I’m not sure what to make of all this. I mean, aside from Yay, Reading!

For comparison the USA Pew Research’s 2016 annual survey of readers data is presented below. This suggests that Aussies read more than Americans. Assuming people are being honest.

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“Key” insights from the Aussie research:

•  We value and enjoy reading and would like to do it more – 95% of Australians enjoy reading books for pleasure or interest; 68% would like to read more, with relaxation and stress release the most common reason for reading; and almost three-quarters believe books make a contribution to their life that goes beyond their cost. Over 80% of Australians with children encourage them to read.

• Most of us still turn pages but many are swiping too –  While print books still dominate our reading, over half of all readers in-clude e-books in the mix, and 12% audio books. Most Australians (71%) continue to buy books from bricks-and-mortar shops, while half (52%) are purchasing online. Word of mouth recommendations and browsing in a bricks and mortar bookshop are our preferred ways to find out what to read next. At the same time, nearly a third of us interact with books and reading through social media and online platforms.

•  We are reading more than book sales data alone suggests – each month almost as many people borrow books (41%) as those who buy them (43%) and second-hand outlets are the third most popular source for buying books (39%), after major book chains (47%) and overseas websites (40%). Those who borrow books acquire them almost as frequently from public libraries as they do by sharing among friends.

•  We value Australian stories and our book industry – 71% believe it is important for Australia children to read books set in Australia and written by Australian authors; and 60% believe it is important that books written by Australian authors be published in Australia. While there is a common perception among Australians that books are too expensive, more than half believe Australian literary fiction is important. Almost two-thirds of Australians believe books by Indigenous Australian writers are important for Australian culture.

•  We like mysteries and thrillers best – the crime/mystery/thriller genre is the most widely read and takes top spot as our favourite reading category. We also love an autobiography, biography or memoir. (Source)

* I’m biased toward the ABS survey results over the Australian Arts Council for a few reasons. The first is that the ABS data is part of a larger Time Use Survey (How Australians Use Their Time, 2006, cat. no. 4153.0), so this removes a few biases in how people would answer questions (i.e. ask people specifically about how awesome books are, you’re going to talk up your reading more). It is also the larger survey covering 3,900 households. The methodology was also more likely to produce better data, since respondents were filling in a daily dairy and being interviewed. The Arts Council methodology wasn’t bad, but the survey was developed by interest groups, so the questions were presuming some things.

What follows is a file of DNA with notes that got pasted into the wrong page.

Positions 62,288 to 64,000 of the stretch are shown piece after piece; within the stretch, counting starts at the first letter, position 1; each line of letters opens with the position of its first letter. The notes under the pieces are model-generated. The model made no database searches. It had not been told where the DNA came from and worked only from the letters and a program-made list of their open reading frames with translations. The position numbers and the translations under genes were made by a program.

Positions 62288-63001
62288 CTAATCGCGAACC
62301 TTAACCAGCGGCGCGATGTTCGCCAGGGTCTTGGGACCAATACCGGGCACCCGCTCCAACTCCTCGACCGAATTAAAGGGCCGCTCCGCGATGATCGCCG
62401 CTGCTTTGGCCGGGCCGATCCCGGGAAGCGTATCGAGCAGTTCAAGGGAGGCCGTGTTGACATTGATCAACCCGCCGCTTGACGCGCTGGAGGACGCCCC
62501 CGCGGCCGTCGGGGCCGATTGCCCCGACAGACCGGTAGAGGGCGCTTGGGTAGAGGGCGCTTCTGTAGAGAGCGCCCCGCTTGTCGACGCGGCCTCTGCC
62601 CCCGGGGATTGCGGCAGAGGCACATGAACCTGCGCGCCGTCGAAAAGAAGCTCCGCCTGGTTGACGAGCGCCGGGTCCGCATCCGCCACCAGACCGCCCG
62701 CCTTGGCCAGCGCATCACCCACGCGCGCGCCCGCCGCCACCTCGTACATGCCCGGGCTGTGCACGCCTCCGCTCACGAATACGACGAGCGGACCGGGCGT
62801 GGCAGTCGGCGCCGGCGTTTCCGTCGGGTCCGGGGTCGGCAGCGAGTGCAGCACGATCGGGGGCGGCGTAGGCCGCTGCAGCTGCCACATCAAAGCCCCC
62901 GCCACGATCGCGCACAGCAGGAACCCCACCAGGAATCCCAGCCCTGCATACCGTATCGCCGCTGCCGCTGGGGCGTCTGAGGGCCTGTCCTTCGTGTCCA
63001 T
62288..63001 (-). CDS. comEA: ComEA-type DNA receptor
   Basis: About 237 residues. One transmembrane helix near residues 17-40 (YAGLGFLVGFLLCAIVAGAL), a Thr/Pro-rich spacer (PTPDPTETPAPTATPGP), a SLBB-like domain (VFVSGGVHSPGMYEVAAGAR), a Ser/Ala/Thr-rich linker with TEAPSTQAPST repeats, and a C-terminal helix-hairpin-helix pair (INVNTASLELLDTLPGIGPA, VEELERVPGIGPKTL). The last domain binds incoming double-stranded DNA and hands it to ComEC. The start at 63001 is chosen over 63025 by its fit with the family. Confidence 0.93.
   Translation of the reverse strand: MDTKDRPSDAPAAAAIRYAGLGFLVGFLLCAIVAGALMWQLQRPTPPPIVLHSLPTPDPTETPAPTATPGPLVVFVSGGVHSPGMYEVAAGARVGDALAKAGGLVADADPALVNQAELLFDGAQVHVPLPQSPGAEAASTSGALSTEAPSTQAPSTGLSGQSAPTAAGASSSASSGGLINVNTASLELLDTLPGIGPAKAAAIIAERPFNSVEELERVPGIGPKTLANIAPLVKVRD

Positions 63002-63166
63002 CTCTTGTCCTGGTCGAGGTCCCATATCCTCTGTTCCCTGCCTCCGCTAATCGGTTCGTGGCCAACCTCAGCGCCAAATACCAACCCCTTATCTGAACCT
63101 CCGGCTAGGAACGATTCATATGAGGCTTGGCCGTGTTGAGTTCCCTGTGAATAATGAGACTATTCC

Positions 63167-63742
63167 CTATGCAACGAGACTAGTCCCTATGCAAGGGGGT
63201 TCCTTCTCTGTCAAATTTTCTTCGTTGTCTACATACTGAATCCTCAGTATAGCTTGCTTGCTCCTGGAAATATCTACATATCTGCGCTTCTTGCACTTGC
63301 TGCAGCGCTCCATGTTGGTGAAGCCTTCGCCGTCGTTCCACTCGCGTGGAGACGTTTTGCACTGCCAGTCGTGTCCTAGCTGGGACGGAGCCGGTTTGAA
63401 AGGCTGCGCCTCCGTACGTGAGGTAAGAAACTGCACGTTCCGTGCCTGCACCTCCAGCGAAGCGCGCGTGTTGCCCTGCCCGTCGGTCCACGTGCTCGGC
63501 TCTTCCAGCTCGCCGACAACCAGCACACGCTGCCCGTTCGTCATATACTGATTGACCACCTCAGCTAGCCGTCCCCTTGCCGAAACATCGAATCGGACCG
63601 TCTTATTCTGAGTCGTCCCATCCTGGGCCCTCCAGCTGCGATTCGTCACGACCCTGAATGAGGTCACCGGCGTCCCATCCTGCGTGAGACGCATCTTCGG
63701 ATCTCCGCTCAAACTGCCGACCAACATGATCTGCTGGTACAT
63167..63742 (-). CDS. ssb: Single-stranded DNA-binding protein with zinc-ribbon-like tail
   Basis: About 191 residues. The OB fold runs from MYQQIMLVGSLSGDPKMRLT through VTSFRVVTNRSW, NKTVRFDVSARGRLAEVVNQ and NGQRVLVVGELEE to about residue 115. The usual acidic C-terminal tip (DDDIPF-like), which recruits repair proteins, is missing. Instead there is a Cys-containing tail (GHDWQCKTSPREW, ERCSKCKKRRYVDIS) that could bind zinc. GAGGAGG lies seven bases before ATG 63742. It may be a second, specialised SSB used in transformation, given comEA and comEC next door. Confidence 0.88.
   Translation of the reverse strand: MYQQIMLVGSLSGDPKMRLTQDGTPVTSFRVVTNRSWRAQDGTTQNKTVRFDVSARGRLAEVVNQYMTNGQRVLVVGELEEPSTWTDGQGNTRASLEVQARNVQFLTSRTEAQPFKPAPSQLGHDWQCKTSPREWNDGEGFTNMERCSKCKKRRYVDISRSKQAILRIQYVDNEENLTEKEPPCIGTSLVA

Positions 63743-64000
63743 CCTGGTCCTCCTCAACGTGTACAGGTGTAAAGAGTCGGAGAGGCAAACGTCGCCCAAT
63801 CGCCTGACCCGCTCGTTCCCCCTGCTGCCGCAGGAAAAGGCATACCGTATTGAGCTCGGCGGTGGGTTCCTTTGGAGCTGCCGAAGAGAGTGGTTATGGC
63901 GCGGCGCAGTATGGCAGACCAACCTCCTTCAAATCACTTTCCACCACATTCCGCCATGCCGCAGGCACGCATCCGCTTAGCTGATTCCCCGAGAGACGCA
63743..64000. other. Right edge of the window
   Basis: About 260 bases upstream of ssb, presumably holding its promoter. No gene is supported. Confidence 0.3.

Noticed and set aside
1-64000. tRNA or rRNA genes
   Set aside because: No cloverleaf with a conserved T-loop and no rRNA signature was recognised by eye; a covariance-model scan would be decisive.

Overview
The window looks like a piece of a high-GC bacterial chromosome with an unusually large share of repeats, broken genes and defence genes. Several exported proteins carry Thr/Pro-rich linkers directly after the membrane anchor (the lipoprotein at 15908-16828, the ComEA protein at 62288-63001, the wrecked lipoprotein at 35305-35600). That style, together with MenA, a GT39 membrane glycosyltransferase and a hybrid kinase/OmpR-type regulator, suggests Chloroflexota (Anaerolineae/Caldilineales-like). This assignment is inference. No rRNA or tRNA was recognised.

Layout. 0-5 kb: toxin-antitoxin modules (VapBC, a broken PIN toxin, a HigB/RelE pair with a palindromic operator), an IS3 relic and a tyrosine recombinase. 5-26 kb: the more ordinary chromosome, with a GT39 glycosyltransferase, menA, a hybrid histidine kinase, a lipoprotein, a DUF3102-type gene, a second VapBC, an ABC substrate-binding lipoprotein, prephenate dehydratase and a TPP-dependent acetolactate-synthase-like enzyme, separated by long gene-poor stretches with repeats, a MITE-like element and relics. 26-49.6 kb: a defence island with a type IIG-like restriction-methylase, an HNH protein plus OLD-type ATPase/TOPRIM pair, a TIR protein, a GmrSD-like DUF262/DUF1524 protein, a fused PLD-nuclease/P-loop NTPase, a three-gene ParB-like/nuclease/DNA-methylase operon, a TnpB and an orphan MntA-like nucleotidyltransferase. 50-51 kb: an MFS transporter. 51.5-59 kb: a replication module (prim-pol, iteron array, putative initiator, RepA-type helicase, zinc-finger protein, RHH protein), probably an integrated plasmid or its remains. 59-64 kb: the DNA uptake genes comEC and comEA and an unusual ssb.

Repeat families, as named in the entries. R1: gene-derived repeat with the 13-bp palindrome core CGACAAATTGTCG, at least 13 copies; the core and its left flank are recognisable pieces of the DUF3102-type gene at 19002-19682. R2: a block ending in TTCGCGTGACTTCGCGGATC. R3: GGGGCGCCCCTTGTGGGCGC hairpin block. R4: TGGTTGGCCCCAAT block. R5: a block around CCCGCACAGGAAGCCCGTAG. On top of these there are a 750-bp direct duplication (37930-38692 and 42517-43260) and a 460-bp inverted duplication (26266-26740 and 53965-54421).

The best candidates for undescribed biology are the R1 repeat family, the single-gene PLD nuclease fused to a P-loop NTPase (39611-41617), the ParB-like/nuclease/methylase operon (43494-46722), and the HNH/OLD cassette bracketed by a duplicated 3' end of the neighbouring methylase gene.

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Readicide

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I have long-held a disdain for the way reading and books are presented in schools. At a time when kids are trying to be cool by gaming, watching the right TV shows, seeing cool movies, Snap-chatting themselves half-naked, and sleeping until noon, schools try to suck all the fun out of reading.

Up until high school kids are more likely to read regularly for pleasure. At high school this rate declines markedly, and doesn’t really recover until retirement (if at all, as I’d argue that the older people making up those Pew survey numbers grew up in an age before internet, decent TV, and gaming). Not only are teens exposed to more other potential entertainment sources, they also find less enjoyment in reading. Something happens in high school. Something terrible. We assign them standardised texts to read!

In his book, ReadicideKelly Gallagher explains why the American system has been failing kids and how to fix it. I think many of the points apply to any nation that utilises an emphasis on standardised testing for schools. Below is a summary presentation that you can navigate to by clicking on the image. Worth a look for any fellow book nerds and/or parents.

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I don’t actually agree with everything in the overview, namely the idea that classics are classics for a reason. You have to remember that the reason a book becomes a classic is often chance, or because some person reckons it should be, not because it is always good. Plenty of good books have undoubtably been lost in obscurity and thus to history. An example of a book now regarded as a classic that was almost lost to history is Moby Dick. It faded into obscurity after its release and was pretty much forgotten until one literary critic – Carl Van Doren – revived the novel 70 years after its publication. So one guy reckoned it was good, others nodded and agreed with him, and so that means it’s a classic.*

The idea that kids should be reading classics or literary “masterpieces” is part of the problem, in my opinion. This is very much a top down decree of what is important by people who have made a career out of lecturing others on what is important…. to them. Just because they like it doesn’t mean that it will inspire kids to be lifelong readers.